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Publication numberUS4287691 A
Publication typeGrant
Application numberUS 06/084,667
Publication dateSep 8, 1981
Filing dateOct 15, 1979
Priority dateOct 20, 1978
Also published asCA1076769A, CA1076769A1
Publication number06084667, 084667, US 4287691 A, US 4287691A, US-A-4287691, US4287691 A, US4287691A
InventorsBernard Guenther
Original AssigneeBernard Guenther
Export CitationBiBTeX, EndNote, RefMan
External Links: USPTO, USPTO Assignment, Espacenet
Base construction for grain bins and the like including moisture sealing means
US 4287691 A
Abstract
One embodiment of the present device includes a perimetrical shield or flashing secured between the lower edge of the wall and the conventional outwardly facing angle iron base secured to the floor. Shield is bolted or riveted between the wall and the angle iron and extends over and preferably slightly below the lower perimetrical edge of the floor of the bin. Another embodiment includes the shield situated between the wall and an inwardly facing perimetrical angle iron which is easy to manufacture and is less likely to provide moisture ingress. A further embodiment includes the shield being formed as an extension of the wall and being shaped to extend over and slightly below the perimetrical edge of the floor and to be bolted either to the floor or to the angle iron.
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Claims(4)
What I claim as my invention is:
1. A grain bin including in combination a perimetrical wall, a floor including an upper, substantially horizontal surface portion and an outer, substantially vertical perimetrical edge portion, means to secure said wall to said floor adjacent the lower perimetrical edge portion of said wall and water impervious shield means extending from adjacent said lower edge of said wall oer the perimetrical edge portions of said floor and downwardly to cover at least the upper portion of the vertical edge portion of the floor in moisture shedding relationship, said means to secure said wall to said floor including a member extending around said floor adjacent the perimeter thereof, said member including an upwardly extending flange and a horizontal flange, said member being secured to said floor by said horizontal flange and to said wall by said upwardly extending flange, said shield means being secured to said wall outboard of said upwardly extending flange and extending over the perimetrical edge of said floor and downwardly therefrom and including a downwardly and outwardly sloping portion for water shedding action, said sloping portion extending from the junction of said shield means and said wall.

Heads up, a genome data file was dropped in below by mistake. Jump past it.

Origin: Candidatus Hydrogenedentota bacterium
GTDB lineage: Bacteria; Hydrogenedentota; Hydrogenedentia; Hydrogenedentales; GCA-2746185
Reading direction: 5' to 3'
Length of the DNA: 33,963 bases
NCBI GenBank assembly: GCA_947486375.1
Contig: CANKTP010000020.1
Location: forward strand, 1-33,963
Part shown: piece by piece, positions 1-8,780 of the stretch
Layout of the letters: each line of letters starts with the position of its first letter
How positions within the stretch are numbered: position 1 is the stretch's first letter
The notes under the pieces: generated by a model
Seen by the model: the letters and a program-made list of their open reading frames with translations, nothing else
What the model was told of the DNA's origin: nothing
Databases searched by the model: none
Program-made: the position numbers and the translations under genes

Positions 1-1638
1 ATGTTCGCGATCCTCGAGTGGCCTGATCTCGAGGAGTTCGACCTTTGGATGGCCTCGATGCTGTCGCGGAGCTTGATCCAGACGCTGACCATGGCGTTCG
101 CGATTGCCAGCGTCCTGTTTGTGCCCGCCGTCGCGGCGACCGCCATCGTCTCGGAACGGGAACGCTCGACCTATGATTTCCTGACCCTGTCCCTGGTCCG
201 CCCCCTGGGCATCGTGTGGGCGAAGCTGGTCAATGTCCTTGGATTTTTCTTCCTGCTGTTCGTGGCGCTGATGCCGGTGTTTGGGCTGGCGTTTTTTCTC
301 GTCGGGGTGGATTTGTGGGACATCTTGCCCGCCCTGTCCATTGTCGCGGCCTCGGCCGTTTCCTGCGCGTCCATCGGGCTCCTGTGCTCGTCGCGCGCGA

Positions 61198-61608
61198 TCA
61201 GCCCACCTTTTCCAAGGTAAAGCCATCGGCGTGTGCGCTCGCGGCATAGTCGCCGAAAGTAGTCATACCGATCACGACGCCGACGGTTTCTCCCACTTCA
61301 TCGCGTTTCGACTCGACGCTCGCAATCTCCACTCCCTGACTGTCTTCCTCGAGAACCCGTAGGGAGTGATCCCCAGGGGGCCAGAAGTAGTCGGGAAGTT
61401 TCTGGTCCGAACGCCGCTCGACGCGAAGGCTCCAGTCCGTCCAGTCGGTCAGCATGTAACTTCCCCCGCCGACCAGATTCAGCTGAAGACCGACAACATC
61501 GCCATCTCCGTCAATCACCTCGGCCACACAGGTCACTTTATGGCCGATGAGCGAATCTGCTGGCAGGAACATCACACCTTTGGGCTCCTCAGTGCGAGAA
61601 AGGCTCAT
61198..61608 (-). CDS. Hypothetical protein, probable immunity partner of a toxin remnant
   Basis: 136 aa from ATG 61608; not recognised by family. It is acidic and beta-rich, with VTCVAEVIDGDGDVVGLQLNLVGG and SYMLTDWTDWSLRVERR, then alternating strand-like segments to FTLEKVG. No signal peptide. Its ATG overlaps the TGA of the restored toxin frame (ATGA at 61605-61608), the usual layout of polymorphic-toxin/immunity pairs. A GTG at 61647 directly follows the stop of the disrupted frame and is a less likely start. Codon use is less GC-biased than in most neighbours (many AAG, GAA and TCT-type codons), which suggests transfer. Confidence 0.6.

2. The grain bin according to claim 1 in which said horizontal flange faces outwardly.
3. The grain bin according to claim 1 in which said horizontal flange faces inwardly.
4. The grain bin according to claim 1, 2 or 3 which includes a perimetrically extending connecting strip secured to the upwardly extending flange of said member and extending upwardly therefrom, said wall and said shield being secured to adjacent the upper edge of said perimetrical connecting strip.
Description
BACKGROUND OF THE INVENTION

This invention relates to new and useful improvements in grain bin construction, particularly construction of grain bins adjacent the base and floor area thereof which is normally subject to the ingress of moisture with subsequent damage occurring to grain stored therein.

Normally, a base is provided upon which an outwardly facing angle iron is secured. The lower perimetrical edge of the grain bin engages the outer surface of the vertical flange of the angle iron and is bolted thereto with or without a sealant being provided. However, it will be appreciated that such a construction is difficult to seal both between the wall of the grain bin and the vertical flange of the angle iron and, more importantly, between the horizontal flange of the angle iron and the floor of the bin which is normally made of concrete.